Monday, November 05, 2018

From Yogini Shambhavi ...


Auspiciousness of Celebrating Dhanteras ...spiritual nectar of Life
November 5, 2018
Tamaso Maa Jyotir gamaya....lead us from darkness to the Light!
May we hold the thighest Dharma in our hearts and lives!



In Sanskrit ‘Deepavali ‘ or ‘Diwali’ means 'a row of earthen lit lamps'. Diyas or earthen oil lamps are the sacred tradition of India’s Diwali celebrations. Light signifies purity, jnana and auspiciousness. Lighting diyas guides us through the darkness to seek the eternal truth.
Diwali celebrations unfold through 4 auspicious days - the thirteenth, the fourteenth and the new moon day of the dark fortnight of the Hindu lunar month Ashvin and the first day of the bright fortnight of the Hindu lunar month Kartik. These days are celebrated as Dhanatrayodashi (Dhan Teras), Narakchaturdashi, Lakshmipujan and Balipratipada respectively.
In rural India, Diwali signifies the end of a harvesting season, when rice is harvested and prayers of gratitude are offered for Mother Nature’s abundance.
The home and work place is cleaned and decorated with Rangoli, flowers and incense.
Dhanteras or Dhanvantri Jayanti
Dhanteras marks the first day of auspiciousness.
Dhanteras also known as Dhantrayodashi or Dhanvantri Triodasi, falls on the auspicious thirteenth lunar day of the Krishna Paksha in the Hindu month of Kartik (October/November). 
Dhan signifies wealth, ideally meaning spiritual and worldly abundance. This is an auspicious day to for making efforts for fulfilling our desires and wishes. One must stay clear from any harmful wishes or rituals as they hold a deep karma which effects our well-being and eventual happiness.
It is the auspicious revering of Sri Dhanvantri the deity bestowing immortality. Hindus revere Shri Dhanvantri as the celestial healer and physician of the Gods. He is also called Sudhapani, which means 'carrying nectar in his hands'. 
In Ayurvedic realms this is a very important day where every Ayurvedic practitioner or Vaidya (doctor) worships Dhanvantri. The ancient text “Charaka Samhita” explains Ayurveda as the sicence of Life and Longevity. 
Ayurveda is the holistic approach to a way of life understanding the inner and outer manifestations of our being. Dhanvantri carries the kalasha or pot of amrita, the rejuvenative and life giving nectar.
Amrita is the nectar of immortality which enriches the soul stirrings in our spiritual path. Devotees worship Lord Dhanvantri to seek his blessings for sound health.
Dhantrayodashi Sankalpa
Sankalpa is the deeper manifestation of a sacred vow, intention and desire. Our sankalpa should connect us to the universal dharma of peaceful sacredness and abundance for all.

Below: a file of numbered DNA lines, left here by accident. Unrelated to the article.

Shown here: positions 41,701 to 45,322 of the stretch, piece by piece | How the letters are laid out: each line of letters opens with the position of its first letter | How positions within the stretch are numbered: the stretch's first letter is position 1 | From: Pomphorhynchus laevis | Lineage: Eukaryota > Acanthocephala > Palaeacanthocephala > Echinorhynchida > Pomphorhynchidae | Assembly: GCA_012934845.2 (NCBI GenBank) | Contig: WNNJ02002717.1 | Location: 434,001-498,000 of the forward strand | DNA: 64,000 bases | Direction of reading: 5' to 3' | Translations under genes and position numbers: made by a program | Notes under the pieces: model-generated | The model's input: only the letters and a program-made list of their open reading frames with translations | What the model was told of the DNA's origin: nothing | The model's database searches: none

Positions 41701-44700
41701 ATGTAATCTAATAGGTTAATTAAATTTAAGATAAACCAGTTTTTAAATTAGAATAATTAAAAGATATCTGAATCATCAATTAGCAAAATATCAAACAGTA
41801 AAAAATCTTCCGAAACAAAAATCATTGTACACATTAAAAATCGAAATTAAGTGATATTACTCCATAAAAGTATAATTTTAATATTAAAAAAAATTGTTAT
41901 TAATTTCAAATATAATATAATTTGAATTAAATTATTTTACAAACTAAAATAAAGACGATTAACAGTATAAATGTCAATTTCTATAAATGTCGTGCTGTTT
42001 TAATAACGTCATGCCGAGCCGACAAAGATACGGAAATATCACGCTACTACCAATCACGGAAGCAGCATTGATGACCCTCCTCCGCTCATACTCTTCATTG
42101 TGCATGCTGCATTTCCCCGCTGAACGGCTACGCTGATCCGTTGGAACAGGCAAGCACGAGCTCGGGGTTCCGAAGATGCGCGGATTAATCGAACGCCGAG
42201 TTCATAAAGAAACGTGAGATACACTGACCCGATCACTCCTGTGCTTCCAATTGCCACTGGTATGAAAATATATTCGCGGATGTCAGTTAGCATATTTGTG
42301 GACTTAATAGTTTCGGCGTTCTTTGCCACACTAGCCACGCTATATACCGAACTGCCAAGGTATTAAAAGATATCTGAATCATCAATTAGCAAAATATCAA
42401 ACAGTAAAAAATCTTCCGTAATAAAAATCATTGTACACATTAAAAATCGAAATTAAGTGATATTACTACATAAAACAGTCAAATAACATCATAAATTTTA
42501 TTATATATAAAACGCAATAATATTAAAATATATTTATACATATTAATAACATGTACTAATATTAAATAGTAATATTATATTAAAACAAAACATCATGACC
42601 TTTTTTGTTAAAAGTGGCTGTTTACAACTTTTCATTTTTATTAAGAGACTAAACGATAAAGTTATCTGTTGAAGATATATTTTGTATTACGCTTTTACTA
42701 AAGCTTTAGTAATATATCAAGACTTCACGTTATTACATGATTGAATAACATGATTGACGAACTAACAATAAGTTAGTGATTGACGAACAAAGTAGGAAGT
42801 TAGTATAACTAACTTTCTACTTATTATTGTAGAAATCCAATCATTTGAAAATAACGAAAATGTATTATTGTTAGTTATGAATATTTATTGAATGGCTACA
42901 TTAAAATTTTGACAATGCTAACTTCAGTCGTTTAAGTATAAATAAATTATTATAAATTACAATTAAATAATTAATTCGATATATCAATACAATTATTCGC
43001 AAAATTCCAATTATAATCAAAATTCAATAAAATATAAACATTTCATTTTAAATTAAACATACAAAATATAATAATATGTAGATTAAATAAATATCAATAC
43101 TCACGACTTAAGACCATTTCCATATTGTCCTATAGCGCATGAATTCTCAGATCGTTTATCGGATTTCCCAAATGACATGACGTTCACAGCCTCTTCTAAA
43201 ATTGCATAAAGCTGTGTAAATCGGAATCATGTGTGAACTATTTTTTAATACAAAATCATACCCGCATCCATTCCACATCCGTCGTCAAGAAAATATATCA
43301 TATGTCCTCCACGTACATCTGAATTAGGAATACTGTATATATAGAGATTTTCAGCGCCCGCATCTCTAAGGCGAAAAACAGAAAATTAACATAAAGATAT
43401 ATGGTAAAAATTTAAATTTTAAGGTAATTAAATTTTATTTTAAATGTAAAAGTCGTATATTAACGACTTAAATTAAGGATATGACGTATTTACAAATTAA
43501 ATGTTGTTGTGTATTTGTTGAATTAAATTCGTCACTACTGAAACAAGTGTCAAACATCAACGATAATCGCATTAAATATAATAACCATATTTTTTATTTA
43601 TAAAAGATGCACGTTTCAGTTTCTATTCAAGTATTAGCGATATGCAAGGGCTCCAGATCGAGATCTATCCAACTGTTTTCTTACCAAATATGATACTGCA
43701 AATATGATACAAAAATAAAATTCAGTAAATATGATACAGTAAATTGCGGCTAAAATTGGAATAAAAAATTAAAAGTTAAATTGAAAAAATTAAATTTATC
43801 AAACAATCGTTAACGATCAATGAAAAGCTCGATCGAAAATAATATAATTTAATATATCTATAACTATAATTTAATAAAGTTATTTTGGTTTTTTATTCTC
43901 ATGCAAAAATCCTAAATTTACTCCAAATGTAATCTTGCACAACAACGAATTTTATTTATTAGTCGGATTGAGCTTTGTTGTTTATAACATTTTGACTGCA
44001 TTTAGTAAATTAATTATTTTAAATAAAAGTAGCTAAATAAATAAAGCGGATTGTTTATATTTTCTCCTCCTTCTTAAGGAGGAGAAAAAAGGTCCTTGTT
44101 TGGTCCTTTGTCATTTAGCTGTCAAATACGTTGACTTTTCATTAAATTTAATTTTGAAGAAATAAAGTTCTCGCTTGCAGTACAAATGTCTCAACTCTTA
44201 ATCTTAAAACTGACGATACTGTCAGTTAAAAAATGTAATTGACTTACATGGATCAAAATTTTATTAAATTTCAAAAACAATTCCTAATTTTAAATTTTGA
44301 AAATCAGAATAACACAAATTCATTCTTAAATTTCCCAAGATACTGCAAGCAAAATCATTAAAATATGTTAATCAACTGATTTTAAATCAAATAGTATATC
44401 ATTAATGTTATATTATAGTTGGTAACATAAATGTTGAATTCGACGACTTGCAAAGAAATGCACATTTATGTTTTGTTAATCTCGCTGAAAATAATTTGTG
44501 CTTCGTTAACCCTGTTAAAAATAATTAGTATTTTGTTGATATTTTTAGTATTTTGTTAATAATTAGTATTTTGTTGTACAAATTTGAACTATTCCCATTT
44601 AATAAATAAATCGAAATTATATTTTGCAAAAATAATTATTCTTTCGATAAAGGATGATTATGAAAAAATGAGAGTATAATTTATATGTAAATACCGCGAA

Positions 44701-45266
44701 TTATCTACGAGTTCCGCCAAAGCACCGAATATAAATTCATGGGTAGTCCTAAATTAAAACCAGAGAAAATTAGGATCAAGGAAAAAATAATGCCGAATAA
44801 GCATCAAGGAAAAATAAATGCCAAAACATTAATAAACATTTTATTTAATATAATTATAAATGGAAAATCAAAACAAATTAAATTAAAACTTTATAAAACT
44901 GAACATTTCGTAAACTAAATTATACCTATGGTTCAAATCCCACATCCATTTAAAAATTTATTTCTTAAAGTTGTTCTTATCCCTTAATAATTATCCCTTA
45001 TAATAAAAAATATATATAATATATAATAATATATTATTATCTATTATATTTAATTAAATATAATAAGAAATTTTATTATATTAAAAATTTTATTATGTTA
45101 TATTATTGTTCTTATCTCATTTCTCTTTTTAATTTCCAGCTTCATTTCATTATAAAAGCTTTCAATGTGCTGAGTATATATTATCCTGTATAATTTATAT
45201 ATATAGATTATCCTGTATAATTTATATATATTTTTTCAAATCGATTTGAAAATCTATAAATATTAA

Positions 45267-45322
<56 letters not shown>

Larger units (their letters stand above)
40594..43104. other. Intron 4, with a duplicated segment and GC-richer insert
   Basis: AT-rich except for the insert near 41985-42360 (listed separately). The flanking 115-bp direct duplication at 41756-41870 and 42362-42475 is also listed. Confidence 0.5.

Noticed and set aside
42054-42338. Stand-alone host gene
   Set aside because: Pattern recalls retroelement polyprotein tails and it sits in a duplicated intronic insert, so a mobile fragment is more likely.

Puja and Rituals
Auspicious Muhurat for puja
The time of Pradosha Kal, is usually followed as a most auspicious time for the Pujan of Dhanteras.
For good fortune mix turmeric powder with rice powder, pour some water and make a paste. Draw the “Om” sign with this paste on the entrance door. Or one can use rice grains mixed with turmeric.
Pranayama
The Surya nadi or right channel is accentuated on this day. Performing pranayama is very helpful and should be continued as a daily ritual in our lives.
Abhyangasnan
After performing Pranayama one must massage oneself with oil as a sacred ritual on this day.
Yamadipadan
On the evening of Dhanatrayodashi, Puja for Dhanteras is performed after sunset by the women of the house. A diya with four wicks and ghee or oil is placed in a copper plate or banana leaf. 
Light this Diya (Yamadeep) for gratifying Lord Yama. Sprinkle water (achaman) from the panchpatra around the Diya, perform pranayama followed by the Puja with applying some sandalwood paste, turmeric, kumkum, rice grains and a flower whilst offering prayers for one’s well-being as well as our universal well-being. Take four rounds clockwise around the Diya (parikrama).
One may also light thirteen wheat flour lamps with oil in them outside the house, facing southwards. Or a lamp with four wicks (charmukha diya) is lit outside the front door on the right hand side.. 
Honoring Sri Lakshmi
Devi Lakshmi rules over both outer and inner abundance, filling our lives with divine grace, bliss and beauty. Mantras for Goddess Lakshmi are very auspicious. 
To welcome Devi into our lives, home, and work place small footprints are drawn with rice flour and vermilion powder on all entrances. Lamps are kept burning all through the night. For 43 days chant 108 malas every day of the Sri Lakshmi mantra, beginning on Dhanteras.
Mythology of the Puranic history narrates the ocean of milk being churned by the Gods and the Demons in search of Amrita, the nectar of immortality. 
Lord Shiva consumes the ‘Vish’ or poison which endangered the world. In the churning unfolded the abundance of the inner and outer worlds as amrita the elixir of immortality, herbs, rasa and wealth in the form Goddess Lakshmi.
Sri Dhanvantri emerges during the Samudra manthan or churning of the oceans carrying the kalasha or pot of Amrita. He is revered as the physician to the Devata or Divine Beings. 
Sri Dhanvantri is the preserver of life allowing us to experience our spiritual evolving through our well-being. The amrita nurtures the higher self.
Dhanteras ushers in the auspiciousness of Diwali. 
Mantra Shakti for Well-being
Om Dhanvantaraye Namah
Om Shri Dhanvantre Namah
Om tat purushaaya vidmahae
Amritha kalasa hastaaya dhimahi
Tanno Dhanvantri pracodayat

Om aadivaidhyaaya vidmahae
Arogya anugrahaaya dhimahi
Tanno dhanvantri pracodayat" 
Aum Namo Bhagwatey Vasudevaya
Dhanvantarey amritakalashahastaya
Sarvamaya vinashnaya
Trailokya rakshaaya Sri Mahavishnavey namah

Aum Trayambakam Yajaamahey
Sugandhim Pushti Vardhanam
Urvaarukamiva Bandhanaath 
Mrutyor Muksheeya Maamritaat 

Om srim hrim klim hrim srim Mahalakshmayai namah
Mahalakshamaye cha vidmahe vishnupatni cha dhimahi 
Tanno Lakshmi prachodayaat.